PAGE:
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The AHF and Himalaya Day

May 29 – “Himalaya Day” – is a special day in the Australian Himalayan Foundation’s history and heritage, as it commemorates the day in 1953 on which Sir Edmund Hillary and Tenzing Norgay achieved the first ascent of Mt. Everest.

That historic climb marked the beginning of Sir Ed’s amazing, ground-breaking humanitarian work in the Himalaya – building schools and hospitals and providing training and vital services to the people of the Himalaya.

It was that work, and their love of the people of the Himalaya, which inspired the AHF Founders, including Sir Ed’s son Peter, to form the Foundation. They felt Ed’s work needed an Australian “arm”, and were passionate about carrying on and expanding his efforts and legacy. Our flagship program, the Teacher Training and Quality Education program, is largely modelled on the work of Sir Ed’s Himalayan Trust work.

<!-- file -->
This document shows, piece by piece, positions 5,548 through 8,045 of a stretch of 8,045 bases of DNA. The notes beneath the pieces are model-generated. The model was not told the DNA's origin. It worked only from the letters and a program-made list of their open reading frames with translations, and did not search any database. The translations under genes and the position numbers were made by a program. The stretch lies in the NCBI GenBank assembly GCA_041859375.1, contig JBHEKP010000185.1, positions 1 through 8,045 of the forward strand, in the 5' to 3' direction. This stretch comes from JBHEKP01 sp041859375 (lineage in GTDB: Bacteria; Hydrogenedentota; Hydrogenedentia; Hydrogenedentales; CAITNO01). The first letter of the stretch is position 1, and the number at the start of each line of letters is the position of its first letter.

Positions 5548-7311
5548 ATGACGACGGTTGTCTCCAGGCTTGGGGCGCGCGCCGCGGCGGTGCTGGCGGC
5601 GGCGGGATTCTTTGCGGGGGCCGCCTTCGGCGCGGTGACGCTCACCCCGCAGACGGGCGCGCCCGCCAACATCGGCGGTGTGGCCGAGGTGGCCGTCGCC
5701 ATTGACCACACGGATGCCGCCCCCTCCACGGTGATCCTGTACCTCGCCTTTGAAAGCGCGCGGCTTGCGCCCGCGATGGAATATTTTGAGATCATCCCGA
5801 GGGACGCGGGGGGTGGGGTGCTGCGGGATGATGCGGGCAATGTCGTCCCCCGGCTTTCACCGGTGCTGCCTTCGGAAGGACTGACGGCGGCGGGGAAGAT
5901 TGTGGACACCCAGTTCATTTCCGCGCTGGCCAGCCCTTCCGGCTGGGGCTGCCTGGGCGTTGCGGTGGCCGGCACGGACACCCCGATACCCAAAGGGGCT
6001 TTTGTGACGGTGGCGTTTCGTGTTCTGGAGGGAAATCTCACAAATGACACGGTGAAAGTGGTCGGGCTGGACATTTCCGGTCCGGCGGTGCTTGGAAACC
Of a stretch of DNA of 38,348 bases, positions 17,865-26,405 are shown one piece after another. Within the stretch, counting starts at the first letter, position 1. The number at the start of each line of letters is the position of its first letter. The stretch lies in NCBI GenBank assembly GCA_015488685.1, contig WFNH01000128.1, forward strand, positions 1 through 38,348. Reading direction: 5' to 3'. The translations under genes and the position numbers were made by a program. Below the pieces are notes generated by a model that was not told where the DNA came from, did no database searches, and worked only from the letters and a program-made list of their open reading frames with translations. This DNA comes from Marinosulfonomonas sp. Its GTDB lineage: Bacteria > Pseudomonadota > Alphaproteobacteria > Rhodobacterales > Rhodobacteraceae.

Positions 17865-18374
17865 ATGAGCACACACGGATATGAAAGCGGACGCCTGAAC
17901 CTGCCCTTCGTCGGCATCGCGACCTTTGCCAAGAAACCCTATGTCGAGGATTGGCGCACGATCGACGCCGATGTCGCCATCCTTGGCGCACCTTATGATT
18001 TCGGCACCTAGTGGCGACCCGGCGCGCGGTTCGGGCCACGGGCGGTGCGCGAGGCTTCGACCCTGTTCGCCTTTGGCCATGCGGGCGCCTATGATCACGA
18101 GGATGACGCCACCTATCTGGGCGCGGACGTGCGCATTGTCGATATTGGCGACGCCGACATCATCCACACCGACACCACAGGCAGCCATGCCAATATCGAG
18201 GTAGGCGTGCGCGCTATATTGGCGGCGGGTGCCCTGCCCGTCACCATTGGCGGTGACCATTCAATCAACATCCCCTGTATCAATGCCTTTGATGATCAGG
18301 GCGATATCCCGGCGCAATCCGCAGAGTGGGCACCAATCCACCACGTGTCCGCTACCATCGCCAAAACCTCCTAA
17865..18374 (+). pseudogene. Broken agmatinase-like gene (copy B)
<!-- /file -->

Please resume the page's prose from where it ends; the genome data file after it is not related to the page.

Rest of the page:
Significantly, in 2003, a major Himalaya Day celebration of the 50th anniversary of the First Ascent marked the public beginning of the AHF, formed a year before. And since then, we have held many important events around “Himalaya Day”, attended by supporters, donors and friends.

The Founding Directors had their own, personal Everest history, too. Peter has summited twice, and three other Founding Directors – Lincoln Hall, Michael Dillon and Simon Balderstone – were members of the 1984 First Australian Everest Expedition. And on that Expedition Greg Mortimer, now an AHF Director, and Tim Macartney-Snape became the first two Australians to summit the mountain.

So “Himalaya Day”, Sir Edmund Hillary and the greatest of all mountains sit at the core of AHF’s formation, work and heritage.

Words by AHF Chairman Simon Balderstone

Photo above by Richard I’Anson 

Edmund Hillary and Tenzing Norgay climb Everest - 1953 archive video

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